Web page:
Westwater Resources, Inc., an explorer and developer of U.S.-based mineral resources essential to the clean energy industry, today announced that independent performance testing of its ULTRA-CSPG™ (Coated Spherical Purified Graphite "CSPG") material produced in a laboratory setting shows that it performs as well or better than benchmark commercially available natural flake and synthetic materials.
ULTRA-CSPG™ is Westwater's anode material which is utilized in lithium ion batteries, which are used in the fast-growing electric vehicle market.
Christopher M. Jones, President and Chief Executive Officer, said, "The positive test results on spherical purified graphite, which follow the positive independent test results on our first lab-produced graphite, ULTRA-PMG™, demonstrates that we are progressing with the commercialization of these American-made battery-grade graphite materials. To this end, plus the addition of new Vice President of Sales and Marketing, Jay Wago, an industry veteran with 20 years' experience in battery materials marketing and development, we are preparing to bring these materials to the marketplace."
Westwater has produced ULTRA-CSPG™ product using laboratory-scale equipment that simulates full-scale production from purification to spheroidization and coating.
The Company has been working with Dorfner AnzaPlan in Germany and Polaris Laboratories in the United States ("Polaris") to commercialize processing methodology to produce various sizes of ULTRA-CSPG™ products. ULTRA-CSPG is Westwater's anode material for use in Lithium Ion batteries. These batteries are used in the fast-growing electric vehicle market.
Initial processing runs comprised of purification, milling and spheroidization produced spherical purified graphite samples with an average particle size of 13.5 micrometers; these samples were then sent to Polaris, an independent laboratory in the USA, for testing to evaluate the product's performance. Samples were then surface coated and assembled into half-cell coin cells (an industry standard testing method).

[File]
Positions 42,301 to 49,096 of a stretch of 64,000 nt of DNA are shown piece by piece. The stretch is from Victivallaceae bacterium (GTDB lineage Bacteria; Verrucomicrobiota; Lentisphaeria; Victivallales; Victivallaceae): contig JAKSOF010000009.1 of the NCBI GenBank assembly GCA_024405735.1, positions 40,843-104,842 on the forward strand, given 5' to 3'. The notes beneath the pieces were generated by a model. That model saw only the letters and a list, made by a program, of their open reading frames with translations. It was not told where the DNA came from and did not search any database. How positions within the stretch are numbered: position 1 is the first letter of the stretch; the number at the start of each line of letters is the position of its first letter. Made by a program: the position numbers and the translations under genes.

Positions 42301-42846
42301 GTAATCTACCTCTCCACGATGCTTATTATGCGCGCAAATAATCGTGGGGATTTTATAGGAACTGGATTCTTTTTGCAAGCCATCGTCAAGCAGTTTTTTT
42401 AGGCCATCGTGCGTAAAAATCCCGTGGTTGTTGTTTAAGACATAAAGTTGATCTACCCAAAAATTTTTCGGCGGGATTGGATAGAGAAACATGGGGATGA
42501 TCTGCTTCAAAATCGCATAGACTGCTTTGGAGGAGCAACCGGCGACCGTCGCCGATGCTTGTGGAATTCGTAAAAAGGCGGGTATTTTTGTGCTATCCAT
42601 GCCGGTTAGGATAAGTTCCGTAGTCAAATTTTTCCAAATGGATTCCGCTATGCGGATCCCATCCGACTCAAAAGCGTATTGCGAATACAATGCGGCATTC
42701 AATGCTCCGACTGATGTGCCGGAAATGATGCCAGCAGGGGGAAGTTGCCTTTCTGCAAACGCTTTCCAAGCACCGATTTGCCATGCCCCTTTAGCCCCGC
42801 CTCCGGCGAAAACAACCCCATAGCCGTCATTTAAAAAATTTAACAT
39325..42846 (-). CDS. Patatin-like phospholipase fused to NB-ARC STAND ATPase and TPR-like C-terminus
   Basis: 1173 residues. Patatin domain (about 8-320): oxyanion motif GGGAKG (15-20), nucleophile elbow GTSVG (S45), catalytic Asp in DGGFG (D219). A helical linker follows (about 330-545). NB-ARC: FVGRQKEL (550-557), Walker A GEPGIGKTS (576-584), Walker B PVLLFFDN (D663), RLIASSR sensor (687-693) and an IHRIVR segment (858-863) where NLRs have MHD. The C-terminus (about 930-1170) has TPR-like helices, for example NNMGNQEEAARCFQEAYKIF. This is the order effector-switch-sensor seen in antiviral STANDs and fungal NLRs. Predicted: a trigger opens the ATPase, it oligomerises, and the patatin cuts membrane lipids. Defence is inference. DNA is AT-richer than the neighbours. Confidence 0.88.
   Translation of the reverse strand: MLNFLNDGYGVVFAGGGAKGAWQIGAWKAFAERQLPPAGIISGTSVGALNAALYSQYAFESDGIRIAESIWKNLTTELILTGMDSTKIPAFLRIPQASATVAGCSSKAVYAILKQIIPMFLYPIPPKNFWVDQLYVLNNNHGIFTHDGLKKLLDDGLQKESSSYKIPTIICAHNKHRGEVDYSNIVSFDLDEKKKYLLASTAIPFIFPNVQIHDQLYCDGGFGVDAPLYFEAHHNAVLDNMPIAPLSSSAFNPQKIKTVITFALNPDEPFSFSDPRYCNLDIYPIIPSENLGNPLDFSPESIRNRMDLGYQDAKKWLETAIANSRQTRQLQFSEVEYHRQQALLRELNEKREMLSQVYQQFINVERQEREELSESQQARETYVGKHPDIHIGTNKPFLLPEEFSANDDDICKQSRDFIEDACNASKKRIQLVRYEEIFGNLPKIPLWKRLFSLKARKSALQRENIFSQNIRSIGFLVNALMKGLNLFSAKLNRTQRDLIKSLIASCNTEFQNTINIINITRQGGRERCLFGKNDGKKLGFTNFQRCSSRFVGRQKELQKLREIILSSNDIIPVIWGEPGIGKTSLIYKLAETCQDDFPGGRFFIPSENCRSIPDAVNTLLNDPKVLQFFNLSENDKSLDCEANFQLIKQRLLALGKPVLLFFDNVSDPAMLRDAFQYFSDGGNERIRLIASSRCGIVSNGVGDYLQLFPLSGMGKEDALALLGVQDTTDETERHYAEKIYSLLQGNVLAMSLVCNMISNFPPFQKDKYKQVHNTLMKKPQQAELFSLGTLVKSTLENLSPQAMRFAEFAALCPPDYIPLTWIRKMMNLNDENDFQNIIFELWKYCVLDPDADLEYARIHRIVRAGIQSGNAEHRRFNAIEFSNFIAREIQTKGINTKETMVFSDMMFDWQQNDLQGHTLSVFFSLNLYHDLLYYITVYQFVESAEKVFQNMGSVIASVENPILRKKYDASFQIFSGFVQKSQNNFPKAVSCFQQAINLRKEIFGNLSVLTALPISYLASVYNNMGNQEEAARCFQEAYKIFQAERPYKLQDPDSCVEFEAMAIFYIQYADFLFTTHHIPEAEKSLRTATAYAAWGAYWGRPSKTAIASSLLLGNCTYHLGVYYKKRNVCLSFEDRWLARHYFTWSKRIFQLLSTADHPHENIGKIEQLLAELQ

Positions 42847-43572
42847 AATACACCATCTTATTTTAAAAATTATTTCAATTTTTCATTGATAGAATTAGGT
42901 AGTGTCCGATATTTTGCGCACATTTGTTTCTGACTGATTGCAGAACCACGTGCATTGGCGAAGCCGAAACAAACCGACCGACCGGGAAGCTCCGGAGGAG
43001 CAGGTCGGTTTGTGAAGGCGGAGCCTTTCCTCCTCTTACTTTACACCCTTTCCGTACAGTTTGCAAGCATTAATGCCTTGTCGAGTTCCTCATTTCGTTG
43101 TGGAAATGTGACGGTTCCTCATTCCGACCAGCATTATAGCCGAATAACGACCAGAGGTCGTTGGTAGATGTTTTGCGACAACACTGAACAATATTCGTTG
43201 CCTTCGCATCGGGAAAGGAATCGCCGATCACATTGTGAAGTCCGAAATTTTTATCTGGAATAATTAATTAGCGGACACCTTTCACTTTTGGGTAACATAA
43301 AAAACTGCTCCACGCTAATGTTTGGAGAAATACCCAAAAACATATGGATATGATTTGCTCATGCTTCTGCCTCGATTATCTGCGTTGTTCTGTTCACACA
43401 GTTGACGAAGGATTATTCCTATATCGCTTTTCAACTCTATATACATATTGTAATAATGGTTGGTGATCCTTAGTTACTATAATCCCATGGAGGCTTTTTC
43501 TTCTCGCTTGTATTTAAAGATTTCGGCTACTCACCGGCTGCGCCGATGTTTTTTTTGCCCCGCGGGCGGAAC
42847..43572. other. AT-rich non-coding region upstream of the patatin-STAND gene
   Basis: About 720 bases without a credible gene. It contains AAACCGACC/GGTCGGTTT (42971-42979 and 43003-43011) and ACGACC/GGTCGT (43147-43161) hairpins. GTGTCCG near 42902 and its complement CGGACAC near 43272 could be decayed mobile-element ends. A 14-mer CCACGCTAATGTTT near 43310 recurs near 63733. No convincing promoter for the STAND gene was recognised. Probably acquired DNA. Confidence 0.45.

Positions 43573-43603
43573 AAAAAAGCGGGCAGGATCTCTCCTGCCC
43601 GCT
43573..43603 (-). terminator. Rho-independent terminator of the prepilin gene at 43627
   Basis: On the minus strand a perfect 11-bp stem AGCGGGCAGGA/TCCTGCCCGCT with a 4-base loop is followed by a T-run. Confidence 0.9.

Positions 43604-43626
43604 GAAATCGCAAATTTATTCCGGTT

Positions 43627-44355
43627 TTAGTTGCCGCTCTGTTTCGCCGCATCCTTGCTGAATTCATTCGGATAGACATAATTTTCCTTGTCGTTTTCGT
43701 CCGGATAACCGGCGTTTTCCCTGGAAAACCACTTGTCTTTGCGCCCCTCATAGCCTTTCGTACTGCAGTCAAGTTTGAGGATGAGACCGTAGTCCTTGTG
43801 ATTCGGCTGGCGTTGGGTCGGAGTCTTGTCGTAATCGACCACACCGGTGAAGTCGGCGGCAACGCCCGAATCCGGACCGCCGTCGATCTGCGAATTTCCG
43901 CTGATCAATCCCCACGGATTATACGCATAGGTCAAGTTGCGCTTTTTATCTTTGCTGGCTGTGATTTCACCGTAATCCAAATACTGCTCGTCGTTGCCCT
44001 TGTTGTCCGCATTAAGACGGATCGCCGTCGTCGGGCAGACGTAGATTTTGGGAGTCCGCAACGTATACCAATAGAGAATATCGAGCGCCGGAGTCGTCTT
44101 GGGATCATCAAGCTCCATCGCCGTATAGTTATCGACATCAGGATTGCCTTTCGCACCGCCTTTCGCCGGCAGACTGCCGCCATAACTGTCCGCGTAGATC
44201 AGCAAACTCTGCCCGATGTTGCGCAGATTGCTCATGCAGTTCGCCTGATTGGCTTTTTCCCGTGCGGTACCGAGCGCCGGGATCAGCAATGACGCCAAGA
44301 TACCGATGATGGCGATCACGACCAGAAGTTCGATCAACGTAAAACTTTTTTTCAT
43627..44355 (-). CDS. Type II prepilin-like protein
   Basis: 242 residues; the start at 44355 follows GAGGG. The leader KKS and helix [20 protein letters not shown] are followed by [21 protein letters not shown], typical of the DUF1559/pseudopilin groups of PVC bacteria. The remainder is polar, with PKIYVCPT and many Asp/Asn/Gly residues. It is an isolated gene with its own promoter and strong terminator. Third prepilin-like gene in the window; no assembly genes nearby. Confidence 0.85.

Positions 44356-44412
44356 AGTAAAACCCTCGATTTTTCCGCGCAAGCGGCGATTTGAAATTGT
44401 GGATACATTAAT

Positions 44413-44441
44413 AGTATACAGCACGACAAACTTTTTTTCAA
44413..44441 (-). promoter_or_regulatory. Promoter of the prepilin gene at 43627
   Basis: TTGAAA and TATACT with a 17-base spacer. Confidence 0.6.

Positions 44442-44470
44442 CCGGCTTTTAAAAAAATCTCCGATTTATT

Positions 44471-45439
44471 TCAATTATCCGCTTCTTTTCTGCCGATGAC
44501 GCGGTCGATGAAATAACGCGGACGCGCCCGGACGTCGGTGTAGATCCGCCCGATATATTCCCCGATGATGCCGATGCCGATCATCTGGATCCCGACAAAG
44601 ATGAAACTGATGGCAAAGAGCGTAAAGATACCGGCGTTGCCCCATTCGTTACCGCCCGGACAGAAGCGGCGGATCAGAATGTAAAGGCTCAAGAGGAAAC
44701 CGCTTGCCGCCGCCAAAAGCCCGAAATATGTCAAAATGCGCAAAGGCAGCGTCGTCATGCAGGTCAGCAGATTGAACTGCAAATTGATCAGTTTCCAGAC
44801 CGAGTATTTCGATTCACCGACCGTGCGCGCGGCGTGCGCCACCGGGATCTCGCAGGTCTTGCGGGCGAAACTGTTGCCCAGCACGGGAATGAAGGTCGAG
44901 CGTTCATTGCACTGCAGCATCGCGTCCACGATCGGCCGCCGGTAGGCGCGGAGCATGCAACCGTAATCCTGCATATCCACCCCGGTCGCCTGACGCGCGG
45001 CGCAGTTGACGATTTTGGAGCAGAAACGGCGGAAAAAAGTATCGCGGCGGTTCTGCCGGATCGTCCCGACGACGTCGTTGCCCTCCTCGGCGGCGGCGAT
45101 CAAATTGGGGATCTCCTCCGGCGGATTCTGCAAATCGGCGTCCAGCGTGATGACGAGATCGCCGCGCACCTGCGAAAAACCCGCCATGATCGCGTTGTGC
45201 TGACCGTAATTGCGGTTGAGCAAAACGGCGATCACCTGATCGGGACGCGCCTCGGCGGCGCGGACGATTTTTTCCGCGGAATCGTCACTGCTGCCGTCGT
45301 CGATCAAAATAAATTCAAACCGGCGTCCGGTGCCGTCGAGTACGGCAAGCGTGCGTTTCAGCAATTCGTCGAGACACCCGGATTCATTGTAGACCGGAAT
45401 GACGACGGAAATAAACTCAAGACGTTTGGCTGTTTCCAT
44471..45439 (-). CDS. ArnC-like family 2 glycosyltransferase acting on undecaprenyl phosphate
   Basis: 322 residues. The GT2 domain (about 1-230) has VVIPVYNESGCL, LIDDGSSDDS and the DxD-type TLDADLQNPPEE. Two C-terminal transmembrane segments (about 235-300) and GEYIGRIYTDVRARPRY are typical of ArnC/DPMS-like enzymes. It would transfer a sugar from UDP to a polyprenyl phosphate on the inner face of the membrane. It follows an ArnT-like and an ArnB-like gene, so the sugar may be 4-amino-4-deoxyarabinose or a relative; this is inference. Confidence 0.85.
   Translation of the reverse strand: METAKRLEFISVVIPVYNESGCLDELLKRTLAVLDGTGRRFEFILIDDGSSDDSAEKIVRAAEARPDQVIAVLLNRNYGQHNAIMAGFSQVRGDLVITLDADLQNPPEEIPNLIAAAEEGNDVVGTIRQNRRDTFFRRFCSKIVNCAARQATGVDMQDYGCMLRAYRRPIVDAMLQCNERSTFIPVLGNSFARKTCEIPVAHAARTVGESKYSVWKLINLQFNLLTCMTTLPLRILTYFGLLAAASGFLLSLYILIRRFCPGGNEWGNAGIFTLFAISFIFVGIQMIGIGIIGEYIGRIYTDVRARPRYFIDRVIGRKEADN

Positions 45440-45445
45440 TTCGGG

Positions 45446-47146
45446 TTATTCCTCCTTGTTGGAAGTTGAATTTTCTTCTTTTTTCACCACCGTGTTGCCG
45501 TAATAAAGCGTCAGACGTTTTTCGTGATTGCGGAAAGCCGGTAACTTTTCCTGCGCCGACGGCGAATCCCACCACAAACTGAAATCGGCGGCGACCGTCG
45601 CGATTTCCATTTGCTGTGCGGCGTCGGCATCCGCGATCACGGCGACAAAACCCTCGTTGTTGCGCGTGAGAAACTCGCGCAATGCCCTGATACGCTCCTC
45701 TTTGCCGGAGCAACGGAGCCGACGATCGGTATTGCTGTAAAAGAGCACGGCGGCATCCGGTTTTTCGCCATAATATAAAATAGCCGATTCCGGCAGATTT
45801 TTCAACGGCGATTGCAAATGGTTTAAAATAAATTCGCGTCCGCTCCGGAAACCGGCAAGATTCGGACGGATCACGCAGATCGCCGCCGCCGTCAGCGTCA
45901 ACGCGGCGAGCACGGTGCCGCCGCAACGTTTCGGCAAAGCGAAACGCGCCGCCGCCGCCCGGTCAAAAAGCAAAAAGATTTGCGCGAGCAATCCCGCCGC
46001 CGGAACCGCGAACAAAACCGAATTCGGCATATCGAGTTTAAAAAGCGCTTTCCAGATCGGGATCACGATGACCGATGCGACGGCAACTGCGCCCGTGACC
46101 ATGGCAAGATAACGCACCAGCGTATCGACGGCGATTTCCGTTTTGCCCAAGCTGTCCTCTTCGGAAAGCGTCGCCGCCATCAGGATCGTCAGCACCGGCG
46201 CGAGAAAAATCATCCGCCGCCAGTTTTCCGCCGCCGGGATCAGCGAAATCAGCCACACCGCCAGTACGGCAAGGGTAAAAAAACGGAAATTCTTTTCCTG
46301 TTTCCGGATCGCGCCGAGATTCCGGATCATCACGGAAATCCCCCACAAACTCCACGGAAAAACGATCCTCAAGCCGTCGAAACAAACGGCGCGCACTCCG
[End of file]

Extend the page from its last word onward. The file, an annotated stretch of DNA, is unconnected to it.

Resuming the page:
Polaris measured electrochemical performance at different continuous discharge rates (C-rates) from 0.1C to 2C. The first 13 cycling lithiation/de-lithiation tests (the incorporation of lithium into an electrode in a lithium-ion battery) achieved 9.6% irreversible capacity loss and 353.5 mAhr/g reversible capacity at 0.1C rate (C/10).
After initial cycle tests, 10 cycles of power testing were conducted from C/5 to 2C rates.
These power results were similar to the results obtained for industry benchmark graphite materials and, following power tests, 4 cycles at C/10 rates were performed. These tests also showed C/10 capacities slightly higher than the initial reversible capacity, indicating fade is not a significant feature for Westwater's CSPG.
The coulombic efficiencies (the efficiency with which charge is transferred in a system facilitating an electrochemical reaction) after the first cycle were about 99.9%. During cycling, area specific impedance (ASI) values in ohm-cm2 were recorded.
ASI values ranged from 20-40 ohm-cm2, which was slightly better than nominal values for benchmark materials in the 30-50 ohm-cm2 range for the same conditions. Westwater continues to optimize spheroidization processes and cell test conditions (calendar density, electrolyte chemistry, coat loading rate, BET surface area, etc.).